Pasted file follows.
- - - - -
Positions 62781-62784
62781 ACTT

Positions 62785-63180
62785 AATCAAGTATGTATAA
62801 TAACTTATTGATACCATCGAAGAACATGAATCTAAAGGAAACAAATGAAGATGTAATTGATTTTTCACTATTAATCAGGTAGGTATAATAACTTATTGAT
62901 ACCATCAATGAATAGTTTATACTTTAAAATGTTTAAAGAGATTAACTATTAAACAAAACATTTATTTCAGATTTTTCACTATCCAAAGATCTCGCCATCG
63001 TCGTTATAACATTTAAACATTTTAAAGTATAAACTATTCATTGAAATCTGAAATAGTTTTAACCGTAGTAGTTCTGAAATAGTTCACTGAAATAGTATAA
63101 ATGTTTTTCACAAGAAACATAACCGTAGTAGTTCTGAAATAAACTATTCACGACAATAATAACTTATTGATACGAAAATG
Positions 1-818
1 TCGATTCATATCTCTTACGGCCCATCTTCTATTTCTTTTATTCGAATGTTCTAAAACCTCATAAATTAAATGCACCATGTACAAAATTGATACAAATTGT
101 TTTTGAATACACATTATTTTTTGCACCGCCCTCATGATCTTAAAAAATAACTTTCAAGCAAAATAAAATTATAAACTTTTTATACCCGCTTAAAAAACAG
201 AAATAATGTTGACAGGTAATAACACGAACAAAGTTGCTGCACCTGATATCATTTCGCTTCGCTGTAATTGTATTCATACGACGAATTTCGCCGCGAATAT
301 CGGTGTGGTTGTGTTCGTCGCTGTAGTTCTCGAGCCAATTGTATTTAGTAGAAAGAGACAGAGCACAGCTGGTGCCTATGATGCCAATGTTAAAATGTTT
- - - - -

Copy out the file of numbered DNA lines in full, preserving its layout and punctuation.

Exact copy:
Positions 62781-62784
62781 ACTT

Positions 62785-63180
62785 AATCAAGTATGTATAA
62801 TAACTTATTGATACCATCGAAGAACATGAATCTAAAGGAAACAAATGAAGATGTAATTGATTTTTCACTATTAATCAGGTAGGTATAATAACTTATTGAT
62901 ACCATCAATGAATAGTTTATACTTTAAAATGTTTAAAGAGATTAACTATTAAACAAAACATTTATTTCAGATTTTTCACTATCCAAAGATCTCGCCATCG
63001 TCGTTATAACATTTAAACATTTTAAAGTATAAACTATTCATTGAAATCTGAAATAGTTTTAACCGTAGTAGTTCTGAAATAGTTCACTGAAATAGTATAA
63101 ATGTTTTTCACAAGAAACATAACCGTAGTAGTTCTGAAATAAACTATTCACGACAATAATAACTTATTGATACGAAAATG
Positions 1-818
1 TCGATTCATATCTCTTACGGCCCATCTTCTATTTCTTTTATTCGAATGTTCTAAAACCTCATAAATTAAATGCACCATGTACAAAATTGATACAAATTGT
101 TTTTGAATACACATTATTTTTTGCACCGCCCTCATGATCTTAAAAAATAACTTTCAAGCAAAATAAAATTATAAACTTTTTATACCCGCTTAAAAAACAG
201 AAATAATGTTGACAGGTAATAACACGAACAAAGTTGCTGCACCTGATATCATTTCGCTTCGCTGTAATTGTATTCATACGACGAATTTCGCCGCGAATAT
301 CGGTGTGGTTGTGTTCGTCGCTGTAGTTCTCGAGCCAATTGTATTTAGTAGAAAGAGACAGAGCACAGCTGGTGCCTATGATGCCAATGTTAAAATGTTT